This settlement is a location of special significance to me as I spent my childhood growing up in the Taupō region. As a child, I was naive about the flora and fauna in this location. It was not until the past few years that I began to discover the treasures of this small lakeside remnant. I have come to realise how much more there is to learn and discover within this area.

The forest within the Omori settlement consists of mixed podocarp forests including Rimu, Miro, Mataī and Tōtara. Tall Māhoe and Kōtukutuku are also prominent within the canopy. Further understory and edge species include Kāmahi, Puahou, and Kōhūhū with a dense lower canopy of ponga ferns, Rangiora, Kawakawa, Rewarewa and Porokaiwhiri just to name a few! The forest floor is covered in a soft bryophyte carpet and you can even find the hemiparasite Tupia within these forests. Through the bush, you weave down to the lakeside to find the perfect sheltered spot for a swim.

Within these forests live a plethora of invertebrate taxa ranging from ground-dwelling springtails to arboreal tree spiders. Notable species within this area are Titiwai (New Zealand Glowworm), Enantiobuninae (Harvestmen), Millipeds (Umastigonus), Degithina davidi, Segestriidae (Tunnel Spiders), Pūriri moth and North Island Lichen Moth. Although my opinion of notable species may be subjective, it is important to acknowledge the diversity of other invertebrates in this area such as molluscs, Orthoptera, Coleoptera, Hemiptera, and Blattodea.

Of course not to forget the avian fauna of Omori & Pukawka. Home to the dawn chorus. Awoken by Korimako and Tūī, where the Kererū makes its appearance in the late morning. Walking through the forests you are always trailed by erratic flying pīwakawaka and glimpses of tauhou and welcome swallow. The native avian fauna is dominant in this area, but also closely followed by the abundance of introduced quails, green finchs and blackbirds.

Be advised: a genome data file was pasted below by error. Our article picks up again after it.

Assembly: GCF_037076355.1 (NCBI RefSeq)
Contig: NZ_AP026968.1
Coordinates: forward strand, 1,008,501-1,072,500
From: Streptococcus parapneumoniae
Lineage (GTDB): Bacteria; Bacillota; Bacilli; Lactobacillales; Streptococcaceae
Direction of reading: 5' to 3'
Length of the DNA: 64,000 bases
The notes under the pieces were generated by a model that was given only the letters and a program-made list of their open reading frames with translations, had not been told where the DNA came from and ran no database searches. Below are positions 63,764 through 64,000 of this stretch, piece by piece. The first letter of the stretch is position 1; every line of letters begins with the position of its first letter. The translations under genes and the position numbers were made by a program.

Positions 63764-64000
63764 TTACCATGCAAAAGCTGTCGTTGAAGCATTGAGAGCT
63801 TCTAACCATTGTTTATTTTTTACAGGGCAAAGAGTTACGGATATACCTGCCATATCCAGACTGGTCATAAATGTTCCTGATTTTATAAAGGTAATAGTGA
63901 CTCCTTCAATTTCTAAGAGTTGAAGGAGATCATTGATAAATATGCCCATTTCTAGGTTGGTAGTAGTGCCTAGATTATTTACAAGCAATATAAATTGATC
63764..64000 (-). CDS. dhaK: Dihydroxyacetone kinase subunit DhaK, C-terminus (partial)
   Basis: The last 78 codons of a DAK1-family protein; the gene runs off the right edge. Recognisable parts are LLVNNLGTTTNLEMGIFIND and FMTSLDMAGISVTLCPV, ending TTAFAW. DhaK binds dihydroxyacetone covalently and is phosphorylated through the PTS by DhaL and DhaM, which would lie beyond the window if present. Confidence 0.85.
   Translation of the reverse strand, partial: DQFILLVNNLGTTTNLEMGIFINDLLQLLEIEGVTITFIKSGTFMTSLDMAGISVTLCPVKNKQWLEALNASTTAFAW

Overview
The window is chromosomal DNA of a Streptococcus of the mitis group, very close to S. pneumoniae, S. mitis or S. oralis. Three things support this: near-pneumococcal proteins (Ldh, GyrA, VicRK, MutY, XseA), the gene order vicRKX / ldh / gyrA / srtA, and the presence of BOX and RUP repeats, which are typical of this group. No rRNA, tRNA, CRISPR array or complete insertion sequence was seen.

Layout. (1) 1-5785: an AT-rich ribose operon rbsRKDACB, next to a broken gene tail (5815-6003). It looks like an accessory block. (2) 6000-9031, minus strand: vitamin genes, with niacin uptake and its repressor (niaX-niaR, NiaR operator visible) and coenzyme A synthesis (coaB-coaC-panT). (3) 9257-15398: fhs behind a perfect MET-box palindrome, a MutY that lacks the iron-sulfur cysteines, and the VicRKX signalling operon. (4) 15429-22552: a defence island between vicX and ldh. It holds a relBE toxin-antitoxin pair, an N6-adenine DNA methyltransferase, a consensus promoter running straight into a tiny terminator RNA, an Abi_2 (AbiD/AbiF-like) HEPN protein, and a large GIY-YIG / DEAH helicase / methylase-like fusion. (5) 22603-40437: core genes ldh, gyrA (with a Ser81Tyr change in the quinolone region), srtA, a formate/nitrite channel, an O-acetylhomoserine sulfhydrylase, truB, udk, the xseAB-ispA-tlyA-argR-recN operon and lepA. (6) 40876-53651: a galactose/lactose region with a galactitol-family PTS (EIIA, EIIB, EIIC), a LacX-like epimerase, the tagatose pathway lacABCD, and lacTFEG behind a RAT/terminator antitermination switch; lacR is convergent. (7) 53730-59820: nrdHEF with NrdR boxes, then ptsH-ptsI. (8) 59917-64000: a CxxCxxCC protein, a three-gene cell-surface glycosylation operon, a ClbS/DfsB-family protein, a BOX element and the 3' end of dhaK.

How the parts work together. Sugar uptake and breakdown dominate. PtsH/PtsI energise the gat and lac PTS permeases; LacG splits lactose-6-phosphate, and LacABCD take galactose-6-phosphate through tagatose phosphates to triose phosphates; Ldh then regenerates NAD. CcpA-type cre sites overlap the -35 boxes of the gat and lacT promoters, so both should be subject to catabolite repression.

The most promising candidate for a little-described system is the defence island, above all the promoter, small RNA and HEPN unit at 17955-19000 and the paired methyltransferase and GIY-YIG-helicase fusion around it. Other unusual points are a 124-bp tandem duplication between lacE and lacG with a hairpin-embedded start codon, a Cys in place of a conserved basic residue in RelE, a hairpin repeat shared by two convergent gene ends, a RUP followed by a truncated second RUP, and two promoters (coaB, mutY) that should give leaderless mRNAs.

Omori & Pukawa is a biodiversity haven which I hope is sustained and thrives into the future for others to enjoy and appreciate. This story acknowledges some of New Zealand's important taxa, but this does not go without saying; that this area is not resilient to change. Exotic species have still spread into certain areas of the forest. Invasive plants include Himalayan honeysuckle, willows, and blackberry which smoother some areas of the forest. In addition, German yellowjacket wasps, wild European rabbits and undoubtedly other predatory mammals flourish in this area. Despite these challenges, Omori & Pukawa's natural allure remains intact, sustaining a diverse range of species.

Through the knowledge that has been passed down to me, I hope to find Northern Kōura and Kōaro within the streams which were known to be abundant back in the 1950s as well as the remaining Herpetofauna and many more invertebrates.

First journal post, hope it came out alright :).
28th September 2023

In memory of Bryan Fedrick Hayes.

Publicado el 28 de septiembre de 2023 a las 08:47 AM por jupal04 jupal04 | 80 observaciones | 0 comentarios | Deja un comentario